We write to express our profound objection to proposed cuts to the budget of the Uniformed Services University of the Health Sciences (USU) presented to you as part of the Defense-Wide Review.

USU is the nation’s federal school of medicine and graduate school of nursing. The university educates health care professionals dedicated to career service in the Department of Defense and the U.S. Public Health Service. USU is the single largest accession source to military medicine: 25% of medical corps officers are USU graduates.

As our Armed Forces are being deployed into combat zones, USU graduates provide combat casualty care and for our troops around the globe. They provide care aboard ships and airplanes equipped as state-of-the-art hospitals, and in emergency rooms and public health facilities throughout our nation. These outstanding women and men are educated at USU in medicine, graduate nursing and biomedical research.

In addition to its world-class educational programs, the University is dedicated to innovative research in military medicine and nursing as well as public health. Its research programs, devoted to preventive medicine, infectious disease, traumatic brain injury and post-traumatic stress disorder, are relevant both locally and globally.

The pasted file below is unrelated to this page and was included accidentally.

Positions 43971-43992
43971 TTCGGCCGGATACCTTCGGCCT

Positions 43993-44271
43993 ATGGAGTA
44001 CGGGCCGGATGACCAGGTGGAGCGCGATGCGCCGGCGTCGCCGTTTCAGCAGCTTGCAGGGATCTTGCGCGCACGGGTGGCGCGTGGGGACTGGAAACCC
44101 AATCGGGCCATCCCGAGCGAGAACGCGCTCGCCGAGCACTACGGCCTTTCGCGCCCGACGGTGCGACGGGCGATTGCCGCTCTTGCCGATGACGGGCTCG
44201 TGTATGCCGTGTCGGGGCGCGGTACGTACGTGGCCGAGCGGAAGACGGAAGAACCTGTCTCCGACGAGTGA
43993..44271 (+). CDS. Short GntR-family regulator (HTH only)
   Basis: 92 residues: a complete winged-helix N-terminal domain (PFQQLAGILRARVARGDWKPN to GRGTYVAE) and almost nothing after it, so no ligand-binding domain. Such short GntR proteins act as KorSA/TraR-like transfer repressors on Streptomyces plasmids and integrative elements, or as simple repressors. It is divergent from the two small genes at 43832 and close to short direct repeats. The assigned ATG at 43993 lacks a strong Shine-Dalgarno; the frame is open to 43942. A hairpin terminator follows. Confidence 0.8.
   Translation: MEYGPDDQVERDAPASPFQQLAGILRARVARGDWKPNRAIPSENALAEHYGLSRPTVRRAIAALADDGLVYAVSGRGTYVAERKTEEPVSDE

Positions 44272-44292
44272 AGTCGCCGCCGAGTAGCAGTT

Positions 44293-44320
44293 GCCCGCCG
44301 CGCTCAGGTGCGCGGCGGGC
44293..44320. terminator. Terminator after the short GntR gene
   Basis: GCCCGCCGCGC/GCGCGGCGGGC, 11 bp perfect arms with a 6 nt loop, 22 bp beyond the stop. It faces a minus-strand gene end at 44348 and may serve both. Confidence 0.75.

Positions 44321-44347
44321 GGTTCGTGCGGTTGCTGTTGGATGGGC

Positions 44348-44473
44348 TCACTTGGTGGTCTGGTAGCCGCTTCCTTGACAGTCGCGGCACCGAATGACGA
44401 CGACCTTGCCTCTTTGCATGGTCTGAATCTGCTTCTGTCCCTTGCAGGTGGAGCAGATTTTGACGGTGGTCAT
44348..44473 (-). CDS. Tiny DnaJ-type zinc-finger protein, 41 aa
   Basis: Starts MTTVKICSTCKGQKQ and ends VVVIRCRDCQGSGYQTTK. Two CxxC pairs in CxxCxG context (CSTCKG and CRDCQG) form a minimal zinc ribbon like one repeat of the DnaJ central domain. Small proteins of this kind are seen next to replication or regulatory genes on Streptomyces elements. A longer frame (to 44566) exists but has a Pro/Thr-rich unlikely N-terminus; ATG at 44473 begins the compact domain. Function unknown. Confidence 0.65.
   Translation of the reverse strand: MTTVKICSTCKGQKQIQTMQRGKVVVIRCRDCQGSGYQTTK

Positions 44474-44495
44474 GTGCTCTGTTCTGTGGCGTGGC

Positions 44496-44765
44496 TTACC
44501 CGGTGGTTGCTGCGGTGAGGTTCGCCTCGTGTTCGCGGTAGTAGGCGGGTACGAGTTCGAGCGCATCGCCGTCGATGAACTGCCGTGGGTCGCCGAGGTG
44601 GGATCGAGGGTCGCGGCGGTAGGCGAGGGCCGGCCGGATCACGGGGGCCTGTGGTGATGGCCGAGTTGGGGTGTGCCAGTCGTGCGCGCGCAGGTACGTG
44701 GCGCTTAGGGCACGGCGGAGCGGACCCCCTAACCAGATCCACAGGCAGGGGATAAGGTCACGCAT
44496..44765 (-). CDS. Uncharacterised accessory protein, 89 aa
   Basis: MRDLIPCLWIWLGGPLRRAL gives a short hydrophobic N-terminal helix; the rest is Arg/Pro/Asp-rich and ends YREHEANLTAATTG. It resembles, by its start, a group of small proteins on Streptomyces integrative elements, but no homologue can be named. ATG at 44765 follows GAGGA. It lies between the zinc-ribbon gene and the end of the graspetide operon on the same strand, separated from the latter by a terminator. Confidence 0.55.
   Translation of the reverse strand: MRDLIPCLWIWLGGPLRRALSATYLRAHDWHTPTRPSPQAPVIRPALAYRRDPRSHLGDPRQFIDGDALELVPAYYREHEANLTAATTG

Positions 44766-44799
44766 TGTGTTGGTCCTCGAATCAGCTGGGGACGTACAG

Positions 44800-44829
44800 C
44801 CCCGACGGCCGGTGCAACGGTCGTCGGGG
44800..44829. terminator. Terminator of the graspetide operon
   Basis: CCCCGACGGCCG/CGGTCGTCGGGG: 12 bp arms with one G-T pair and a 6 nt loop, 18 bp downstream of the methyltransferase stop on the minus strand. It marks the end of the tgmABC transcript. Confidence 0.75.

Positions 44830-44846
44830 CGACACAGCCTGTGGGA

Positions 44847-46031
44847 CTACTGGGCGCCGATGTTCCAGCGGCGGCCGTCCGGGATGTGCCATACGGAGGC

USU graduates serve on active duty longer, deploy longer, are more represented in special operations units, attain a higher percentage of specialty board certifications, attend more operationally-relevant training courses, and have longer careers and more promotions than their peers from other accession sources. The cost to the military for a USU graduate per year of practice is comparable to graduates from Health Professional Scholarship Program (HPSP) schools. Accession cost per day deployed and total career cost per day deployed for USU graduates is half of the cost for HPSP graduates.

Our nation is fortunate that the University fulfills its mission of educating future generations of military and public health physicians, nurses and biomedical scientists. USU is a compelling example of the importance of public investment in our nation’s future. It is imperative that the Administration and Congress continue to provide the critical assistance needed to USU so that it can continue to carry out these objectives.